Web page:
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Tales from the Bargain Bin

New games can cost quite a bundle, which is why it’s sometimes preferable to go fishing inside the bargain bin for something instead. Typically, anything $20 and under is in the bin along with older games (repackaged as a ‘Greatest Hits’ edition) or games that, for whatever reason, floundered shortly after launch (see: Duke Nukem Forever). The bulk of any bargain bin is devoted to shovelware that has no hope of ever making a sale.

Every gamer at some point in their life has plunged their hand into the dark depths hoping to find a shining gem among the dozens of uninteresting and/or horrible titles. Time after time I pull up fistfuls of Guitar Hero: Aerosmith and AC/DC LIVE: Rock Band Track Pack. It doesn’t matter where the discounts are, there’s a strong chance there are enough copies of each game to pitch a tent out of.

It’s hard not to take notice of how many copies are languishing in bargain bins around the country, possibly the world for all I know. The reason they’re in the bucket is pretty obvious–they’re shameless cash-ins on a fad that went bust when Activision started milking the cow a little too hard, and a huge over-estimation of the appeal of said bands to the masses.

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Curiously, I don’t see anywhere near the volume of bargain bin copies of other Rock Band and Guitar Hero titles despite being as bad or worse. So whenever I see a copy of each, I’m immediately reminded of how over-saturated the market became after Guitar Hero‘s massive success and its inevitable fall from visibility. Granted there are plenty of knock-off rhythm games in the bin as well, but in no particularly noticeable patter.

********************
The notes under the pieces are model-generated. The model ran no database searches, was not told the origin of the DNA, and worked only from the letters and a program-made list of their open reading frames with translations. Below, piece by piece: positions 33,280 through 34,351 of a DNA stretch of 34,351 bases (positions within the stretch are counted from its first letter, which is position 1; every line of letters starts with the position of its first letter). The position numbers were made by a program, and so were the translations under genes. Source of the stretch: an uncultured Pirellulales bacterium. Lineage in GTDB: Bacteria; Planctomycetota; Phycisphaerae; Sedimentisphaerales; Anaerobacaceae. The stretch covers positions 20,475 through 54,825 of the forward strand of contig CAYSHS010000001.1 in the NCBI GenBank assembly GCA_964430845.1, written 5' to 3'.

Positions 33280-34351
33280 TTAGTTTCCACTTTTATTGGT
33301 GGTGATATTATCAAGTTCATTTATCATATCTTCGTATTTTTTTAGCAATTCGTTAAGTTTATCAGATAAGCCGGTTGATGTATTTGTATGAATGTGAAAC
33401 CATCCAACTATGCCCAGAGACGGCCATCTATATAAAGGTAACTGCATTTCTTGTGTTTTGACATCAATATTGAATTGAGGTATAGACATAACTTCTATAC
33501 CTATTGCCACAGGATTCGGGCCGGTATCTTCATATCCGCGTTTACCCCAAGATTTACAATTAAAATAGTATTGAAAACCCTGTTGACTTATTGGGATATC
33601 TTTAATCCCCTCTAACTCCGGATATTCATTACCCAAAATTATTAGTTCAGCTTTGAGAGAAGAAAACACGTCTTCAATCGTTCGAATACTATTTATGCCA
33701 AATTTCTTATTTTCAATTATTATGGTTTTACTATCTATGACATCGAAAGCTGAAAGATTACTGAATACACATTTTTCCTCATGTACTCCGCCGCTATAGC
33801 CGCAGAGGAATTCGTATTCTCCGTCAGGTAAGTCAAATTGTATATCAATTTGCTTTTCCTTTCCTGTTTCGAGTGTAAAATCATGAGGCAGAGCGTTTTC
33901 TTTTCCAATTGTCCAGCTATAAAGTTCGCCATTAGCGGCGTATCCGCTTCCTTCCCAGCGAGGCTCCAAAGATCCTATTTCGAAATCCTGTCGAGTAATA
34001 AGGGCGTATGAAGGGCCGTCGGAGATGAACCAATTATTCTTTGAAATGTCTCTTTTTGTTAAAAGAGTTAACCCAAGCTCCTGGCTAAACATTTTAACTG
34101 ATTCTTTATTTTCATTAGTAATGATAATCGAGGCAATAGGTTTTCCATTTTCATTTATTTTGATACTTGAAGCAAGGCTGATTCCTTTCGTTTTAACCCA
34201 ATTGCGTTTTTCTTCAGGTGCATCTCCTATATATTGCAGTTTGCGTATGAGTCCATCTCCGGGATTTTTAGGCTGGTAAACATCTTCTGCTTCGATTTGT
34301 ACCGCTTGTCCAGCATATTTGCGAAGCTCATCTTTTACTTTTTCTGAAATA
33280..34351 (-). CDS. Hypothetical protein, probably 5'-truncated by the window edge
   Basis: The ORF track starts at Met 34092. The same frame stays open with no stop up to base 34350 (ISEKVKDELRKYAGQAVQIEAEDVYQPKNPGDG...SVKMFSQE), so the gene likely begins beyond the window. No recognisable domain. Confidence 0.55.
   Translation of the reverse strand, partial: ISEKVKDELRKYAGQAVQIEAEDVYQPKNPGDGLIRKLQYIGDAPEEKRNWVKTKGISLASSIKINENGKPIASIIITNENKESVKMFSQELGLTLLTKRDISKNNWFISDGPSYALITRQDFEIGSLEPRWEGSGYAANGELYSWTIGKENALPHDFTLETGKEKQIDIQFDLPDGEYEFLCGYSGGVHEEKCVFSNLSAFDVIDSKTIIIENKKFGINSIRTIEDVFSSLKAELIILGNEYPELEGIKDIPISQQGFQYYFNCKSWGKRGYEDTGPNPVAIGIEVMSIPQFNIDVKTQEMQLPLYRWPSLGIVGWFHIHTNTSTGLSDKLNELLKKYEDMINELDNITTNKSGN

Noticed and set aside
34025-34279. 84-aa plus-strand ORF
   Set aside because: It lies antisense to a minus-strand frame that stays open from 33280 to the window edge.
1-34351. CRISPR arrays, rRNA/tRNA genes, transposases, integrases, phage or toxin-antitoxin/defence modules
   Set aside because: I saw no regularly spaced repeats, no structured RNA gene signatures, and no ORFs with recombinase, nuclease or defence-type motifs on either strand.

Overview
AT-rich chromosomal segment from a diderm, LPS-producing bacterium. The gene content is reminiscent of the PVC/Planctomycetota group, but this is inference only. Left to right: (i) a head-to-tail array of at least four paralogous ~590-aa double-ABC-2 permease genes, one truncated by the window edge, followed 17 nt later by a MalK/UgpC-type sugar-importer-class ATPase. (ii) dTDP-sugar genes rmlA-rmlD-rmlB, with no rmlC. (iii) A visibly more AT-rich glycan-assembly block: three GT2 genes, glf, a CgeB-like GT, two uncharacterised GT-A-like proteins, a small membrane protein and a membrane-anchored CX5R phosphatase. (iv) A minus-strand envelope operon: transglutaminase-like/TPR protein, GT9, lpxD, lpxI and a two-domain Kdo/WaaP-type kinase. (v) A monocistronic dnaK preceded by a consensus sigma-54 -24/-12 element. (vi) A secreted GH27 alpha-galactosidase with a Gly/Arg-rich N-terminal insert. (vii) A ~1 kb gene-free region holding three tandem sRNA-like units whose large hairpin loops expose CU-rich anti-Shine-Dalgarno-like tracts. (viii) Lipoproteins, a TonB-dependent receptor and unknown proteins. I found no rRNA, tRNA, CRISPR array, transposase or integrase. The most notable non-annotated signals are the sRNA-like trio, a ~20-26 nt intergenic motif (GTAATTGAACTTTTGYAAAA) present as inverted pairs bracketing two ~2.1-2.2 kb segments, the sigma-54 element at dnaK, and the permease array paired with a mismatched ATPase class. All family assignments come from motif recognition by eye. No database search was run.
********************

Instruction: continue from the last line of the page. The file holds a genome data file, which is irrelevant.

And who could really blame consumers for passing on both when they could’ve easily been released as DLC instead of full retail editions at a fraction of the cost? I’m not saying such a move could’ve prevented rhythm games from jumping the shark as a whole, but at least it would’ve saved the publishers some embarassment as least. Not to mention a boatload of copies taking up space, too. Perhaps in a few years they’ll pull an E.T. and bury them all in a landfill somewhere, never to be seen again. It would only make sense given the sheer volume of unbought copies.

A lot of why games get unceremoniously dumped into the bargain bin comes down to two important factors: time and quality. However, sometimes that’s not the case. A bargain bin title might have more to say than what potential consumers think as they walk by. In this case, it’s how an entire genre (and both franchises) managed to get killed off because a publisher was penny-wise and pound-foolish.

The author of this fine article

is an Associate Editor at Thunderbolt, having joined in March 2010.

Gentle persuasion

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